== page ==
My 11-year-old’s involvement with social issues has been creating an unhappy level of anxiety. How do I manage her (very desirable) concern for the world with my motherly instinct for her to feel happy and safe?
We’ve met thousands of parents who can relate to your question. One mom, Michelle Prowse in Newmarket, Ont., remembers her son James returning home after an especially thought-provoking day in Grade 3.
A visiting teacher had spoken to James’s class about the plight of children living in poverty in Uganda. James, a caring child, became instantly concerned about the issues – but he was deeply disappointed to find that his classmates didn’t share the same level of passion to help.
That Christmas, instead of giving a gift to his teacher, James made a donation to provide school supplies for children overseas. He drew up a certificate for his teacher about the gift he’d given in her honour, and, Ms. Prowse says, “He hasn’t stopped since.”
Although it sounds cliché, it’s true that the best cure for hopelessness is action. Kids feel injustice – as we adults probably still should – at its most basic level. Their anxiety comes from the raw, overwhelming sense of being powerless to fix it.
Even young children can understand most social issues at their essence, and they can act in simple and age-appropriate ways. The key, we’ve found, is to start small. If it’s local poverty, donate old toys and clothes to charities serving local families. If it’s environmental, do a park clean-up or start a family challenge to use less water and energy. If it’s international conflict, send cards to Canadian Forces troops overseas or organizations serving war-affected children.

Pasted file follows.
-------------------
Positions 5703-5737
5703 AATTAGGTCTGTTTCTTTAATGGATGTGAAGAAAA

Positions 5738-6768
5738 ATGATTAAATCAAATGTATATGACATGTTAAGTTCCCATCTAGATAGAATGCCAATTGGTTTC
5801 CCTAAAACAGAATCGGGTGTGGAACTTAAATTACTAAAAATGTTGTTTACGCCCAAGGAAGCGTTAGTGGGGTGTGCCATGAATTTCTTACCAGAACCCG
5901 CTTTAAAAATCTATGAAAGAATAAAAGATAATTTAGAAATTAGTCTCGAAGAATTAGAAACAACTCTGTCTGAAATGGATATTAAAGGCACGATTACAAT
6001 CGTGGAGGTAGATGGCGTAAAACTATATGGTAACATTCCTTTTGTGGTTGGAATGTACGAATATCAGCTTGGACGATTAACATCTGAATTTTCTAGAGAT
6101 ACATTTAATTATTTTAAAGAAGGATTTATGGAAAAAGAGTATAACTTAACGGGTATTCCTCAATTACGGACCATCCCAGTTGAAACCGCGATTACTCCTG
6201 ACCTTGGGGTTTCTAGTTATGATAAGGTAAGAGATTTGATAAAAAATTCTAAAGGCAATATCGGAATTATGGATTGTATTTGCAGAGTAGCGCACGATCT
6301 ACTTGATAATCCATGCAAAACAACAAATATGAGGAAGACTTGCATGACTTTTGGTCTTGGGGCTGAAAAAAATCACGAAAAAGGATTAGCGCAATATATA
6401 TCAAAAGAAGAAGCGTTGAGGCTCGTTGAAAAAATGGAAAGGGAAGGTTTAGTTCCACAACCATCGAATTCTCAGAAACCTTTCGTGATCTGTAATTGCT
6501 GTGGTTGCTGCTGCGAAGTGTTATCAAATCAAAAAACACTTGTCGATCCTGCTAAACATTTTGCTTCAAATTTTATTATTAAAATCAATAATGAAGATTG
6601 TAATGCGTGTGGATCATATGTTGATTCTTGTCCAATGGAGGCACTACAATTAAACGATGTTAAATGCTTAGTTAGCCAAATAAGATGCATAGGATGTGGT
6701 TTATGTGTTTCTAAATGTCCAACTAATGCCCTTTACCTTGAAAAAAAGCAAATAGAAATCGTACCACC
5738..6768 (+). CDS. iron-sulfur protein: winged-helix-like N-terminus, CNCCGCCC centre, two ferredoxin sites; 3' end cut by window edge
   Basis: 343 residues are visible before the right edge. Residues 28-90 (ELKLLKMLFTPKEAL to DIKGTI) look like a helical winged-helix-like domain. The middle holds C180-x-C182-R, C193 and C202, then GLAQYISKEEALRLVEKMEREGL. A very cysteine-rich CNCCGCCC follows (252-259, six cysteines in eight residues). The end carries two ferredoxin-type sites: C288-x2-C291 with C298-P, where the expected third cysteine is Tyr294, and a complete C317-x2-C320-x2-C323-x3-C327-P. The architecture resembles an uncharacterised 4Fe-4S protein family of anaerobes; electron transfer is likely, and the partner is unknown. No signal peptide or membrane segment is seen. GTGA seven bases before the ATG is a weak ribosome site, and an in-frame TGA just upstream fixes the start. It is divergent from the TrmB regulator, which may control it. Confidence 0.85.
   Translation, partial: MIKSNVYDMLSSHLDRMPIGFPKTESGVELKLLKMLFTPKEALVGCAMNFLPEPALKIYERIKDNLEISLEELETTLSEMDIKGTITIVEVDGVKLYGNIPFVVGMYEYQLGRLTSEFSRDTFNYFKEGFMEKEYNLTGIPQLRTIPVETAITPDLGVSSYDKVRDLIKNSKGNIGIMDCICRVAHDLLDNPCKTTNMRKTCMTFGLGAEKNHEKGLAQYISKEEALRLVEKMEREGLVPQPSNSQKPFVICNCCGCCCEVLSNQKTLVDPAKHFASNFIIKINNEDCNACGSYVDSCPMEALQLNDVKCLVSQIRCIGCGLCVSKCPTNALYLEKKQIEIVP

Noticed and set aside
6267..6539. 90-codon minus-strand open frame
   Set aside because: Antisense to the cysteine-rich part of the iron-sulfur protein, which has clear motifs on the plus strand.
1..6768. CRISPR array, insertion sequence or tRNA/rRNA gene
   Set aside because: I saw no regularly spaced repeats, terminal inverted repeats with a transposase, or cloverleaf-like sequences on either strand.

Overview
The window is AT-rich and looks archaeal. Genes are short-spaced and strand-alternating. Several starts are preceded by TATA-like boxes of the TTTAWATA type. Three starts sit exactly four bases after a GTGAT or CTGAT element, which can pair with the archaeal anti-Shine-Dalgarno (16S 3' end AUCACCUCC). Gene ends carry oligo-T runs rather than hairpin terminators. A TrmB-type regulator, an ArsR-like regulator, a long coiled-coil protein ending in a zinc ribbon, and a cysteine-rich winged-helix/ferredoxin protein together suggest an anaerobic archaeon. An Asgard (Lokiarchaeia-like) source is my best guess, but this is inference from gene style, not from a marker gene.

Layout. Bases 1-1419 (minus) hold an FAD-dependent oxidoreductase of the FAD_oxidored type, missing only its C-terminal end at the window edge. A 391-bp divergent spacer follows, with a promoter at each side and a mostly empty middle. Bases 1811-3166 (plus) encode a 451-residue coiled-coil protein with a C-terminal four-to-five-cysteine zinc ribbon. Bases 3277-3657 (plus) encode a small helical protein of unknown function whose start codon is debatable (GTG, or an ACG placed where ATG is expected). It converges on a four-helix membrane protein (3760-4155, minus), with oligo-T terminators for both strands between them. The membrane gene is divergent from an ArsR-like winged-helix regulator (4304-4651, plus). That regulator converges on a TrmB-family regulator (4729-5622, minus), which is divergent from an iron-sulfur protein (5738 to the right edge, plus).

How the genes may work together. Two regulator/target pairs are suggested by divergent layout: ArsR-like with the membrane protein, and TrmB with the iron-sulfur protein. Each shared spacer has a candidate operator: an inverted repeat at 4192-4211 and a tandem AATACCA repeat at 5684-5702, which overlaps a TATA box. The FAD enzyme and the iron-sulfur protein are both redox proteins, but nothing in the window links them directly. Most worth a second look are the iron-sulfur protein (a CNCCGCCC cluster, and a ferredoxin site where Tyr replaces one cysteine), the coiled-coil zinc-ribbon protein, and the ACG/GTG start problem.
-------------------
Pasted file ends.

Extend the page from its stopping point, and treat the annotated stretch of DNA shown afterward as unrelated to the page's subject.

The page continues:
Even something as delicate as domestic violence could involve making healthy snack kits for children in women’s shelters (that mom or dad drop off), as suggested by creative parenting expert Silvana Clark.It may be just as important to “stay small” – keeping goals achievable and expectations realistic – and to work with a group of friends or join an organization that shares their passion, to avoid the feeling of the world’s full weight on their shoulders. And make sure they’re involved in a broad range of activities, to avoid letting their identity become wrapped up in their issue. We were involved in rugby and swimming growing up, and James – now 12 – enjoys fencing and working toward his lifeguard certification when he’s not planning early-spring Kool-Aid stand fundraisers.
We’ve always believed in the power of fun to achieve a sense of perspective. Our favourite example is having a water fight with your teachers after a car-wash fundraiser, but even ordering pizza and taking a break to swim, play soccer or watch a movie after a group meeting are great ways to release the tension of working on serious issues.
In a society that often approaches social issues from a place of guilt and fear, it’s important to change the dialogue to hope and action. Celebrate the small victories in your child’s campaign with a party or a scrapbook. Replace (or complement) the posters of sports and pop stars on their walls with positive role models, heroes and quotes – think Gandhi, Martin Luther King, and Terry Fox. Make sure they’ve heard of ordinary young Canadians who have made a difference in the world, like James Prowse.
We often hear that kids shouldn’t be exposed to social issues because it takes away the innocent carelessness of childhood. We (and thousands of our young friends who tackle the world’s problems and have great fun doing it) believe there’s plenty of time in childhood for both.
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